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Optimising the definition of MR-based lung imaging biomarkers

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If you have a question about this talk, please contact Dr Vivien Gruar.


Magnetic Resonance Imaging (MRI) is of interest in pharmaceutical development for its translational potential from animal research into the clinical setting. MRI of the lung is a relatively novel approach for the assessment of the amount of cellularity and oedema (fluid) as indicators/biomarkers of pulmonary toxicity and/or efficacy. The quantification of these lesions is typically assessed by delineating regions-of-interest (ROIs) on the images and applying several filtering techniques to measure the final levels of these biomarkers. The selection of these ROIs (a process known as segmentation) can be achieved automatically using various computational approaches. However, the great variation in noise and image quality in MR data results in automated segmentation often being challenging. In fact, the greatest difficulty with automation is the diseased lung which appears closer in aspect to adjacent tissue (muscle/liver/heart) than to healthy lung. Therefore, manual segmentation remains the principal mechanism for analysis.


We have at our disposal a large historic animal MR dataset (>1000 tomographic images) on more than seven models of disease/toxicity of the lung, from various strains of rats and mice. Furthermore, although the images were acquired on a single preclinical MR scanner, these were made using various multiparametric MR sequences that result in different contrasts and signal-to-noise ratios. The values of six combinations of segmentations and filtering methods will be provided for testing. These methods include: manual, intensity thresholding, and multi-atlas segmentation; combined with: high-pass filtering for blood vessel and noise elimination, and holistic quantification. Animal species, strains, disease model, and MR parameters are available for use as covariates in the analysis.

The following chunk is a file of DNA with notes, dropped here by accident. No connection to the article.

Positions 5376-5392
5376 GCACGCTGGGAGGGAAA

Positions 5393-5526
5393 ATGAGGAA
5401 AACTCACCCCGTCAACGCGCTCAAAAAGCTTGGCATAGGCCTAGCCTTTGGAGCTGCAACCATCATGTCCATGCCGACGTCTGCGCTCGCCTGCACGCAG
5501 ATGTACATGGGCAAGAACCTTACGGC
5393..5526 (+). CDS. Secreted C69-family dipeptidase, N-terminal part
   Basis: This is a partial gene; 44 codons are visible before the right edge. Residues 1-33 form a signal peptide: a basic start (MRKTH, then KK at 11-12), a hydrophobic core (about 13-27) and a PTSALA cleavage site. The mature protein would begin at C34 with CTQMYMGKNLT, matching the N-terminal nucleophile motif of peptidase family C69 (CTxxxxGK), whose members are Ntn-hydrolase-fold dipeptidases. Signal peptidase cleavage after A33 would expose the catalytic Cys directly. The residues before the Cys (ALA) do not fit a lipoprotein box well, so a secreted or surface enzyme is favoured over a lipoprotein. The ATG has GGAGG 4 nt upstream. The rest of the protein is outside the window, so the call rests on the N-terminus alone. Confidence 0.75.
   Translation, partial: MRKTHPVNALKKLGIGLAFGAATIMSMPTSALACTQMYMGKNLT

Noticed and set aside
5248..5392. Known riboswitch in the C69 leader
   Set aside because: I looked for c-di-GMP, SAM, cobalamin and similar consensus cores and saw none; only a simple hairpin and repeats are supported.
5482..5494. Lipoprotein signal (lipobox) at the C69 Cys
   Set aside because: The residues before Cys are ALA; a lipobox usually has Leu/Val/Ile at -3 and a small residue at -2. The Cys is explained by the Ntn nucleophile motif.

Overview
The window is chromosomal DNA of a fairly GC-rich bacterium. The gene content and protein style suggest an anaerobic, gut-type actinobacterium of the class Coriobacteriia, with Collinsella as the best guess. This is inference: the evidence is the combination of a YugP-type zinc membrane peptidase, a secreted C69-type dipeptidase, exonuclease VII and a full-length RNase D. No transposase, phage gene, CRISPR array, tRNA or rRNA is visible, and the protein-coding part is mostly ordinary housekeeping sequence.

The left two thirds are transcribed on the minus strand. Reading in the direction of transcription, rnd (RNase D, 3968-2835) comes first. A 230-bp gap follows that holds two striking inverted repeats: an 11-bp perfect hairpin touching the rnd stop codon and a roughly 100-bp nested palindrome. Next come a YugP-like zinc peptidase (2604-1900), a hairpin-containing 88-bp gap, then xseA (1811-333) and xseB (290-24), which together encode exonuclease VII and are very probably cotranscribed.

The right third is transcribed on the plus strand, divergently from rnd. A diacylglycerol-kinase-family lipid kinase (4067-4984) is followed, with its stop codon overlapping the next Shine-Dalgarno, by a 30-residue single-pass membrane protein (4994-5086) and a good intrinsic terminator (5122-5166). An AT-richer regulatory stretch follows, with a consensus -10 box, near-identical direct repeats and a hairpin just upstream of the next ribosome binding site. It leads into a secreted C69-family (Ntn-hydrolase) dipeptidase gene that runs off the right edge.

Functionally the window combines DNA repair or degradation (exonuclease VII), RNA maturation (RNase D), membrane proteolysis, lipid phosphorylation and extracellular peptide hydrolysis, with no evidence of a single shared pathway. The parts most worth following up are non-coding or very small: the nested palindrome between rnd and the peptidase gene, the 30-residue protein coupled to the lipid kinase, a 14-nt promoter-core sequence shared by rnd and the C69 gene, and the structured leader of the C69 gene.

Aim & Impact of the Project

In this project, we aim to understand the following questions:
  • to what extent can automated segmentation be used?
  • which methods are best suited for which covariates?
  • when is manual segmentation unavoidable?
  • what are the gaps in analysis that will require new segmentation methods?

The understanding of these statements is crucial to improve the efficacy of MRI investigations, introduce common approaches that can be applied across multiple centres, and establish the precise criteria needed to define respiratory conditions such as COPD (Chronic Obstructive Pulmonary Disease), asthma, IPF (Idiopathic Pulmonary Fibrosis) or drug-induced lung injury (DILI) via MRI . A clearer understanding of the use of MRI in this context will help support improvements to the lives of millions of patients affected by respiratory disease.

The student

You will have a clear understanding of machine learning techniques and cloud point analysis of complex datasets. You should have excellent theoretical understanding of variational optimisation and Bayesian statistics, as well as hands-on experience with unsupervised machine learning techniques. Interest in pharmaceutical development, human and animal physiology, medical imaging, and/or computer vision is beneficial.

If you join us, you will be directly contributing to impact the use of automated methods to extract decision-making biomarkers from image supporting medicinal development. Further, you will be able to liaise with a diverse range of scientists from in-vivo biologists to data scientists, and be exposed to cutting-edge science and equipment.”

This talk is part of the Cambridge Mathematics Placements Seminars series.

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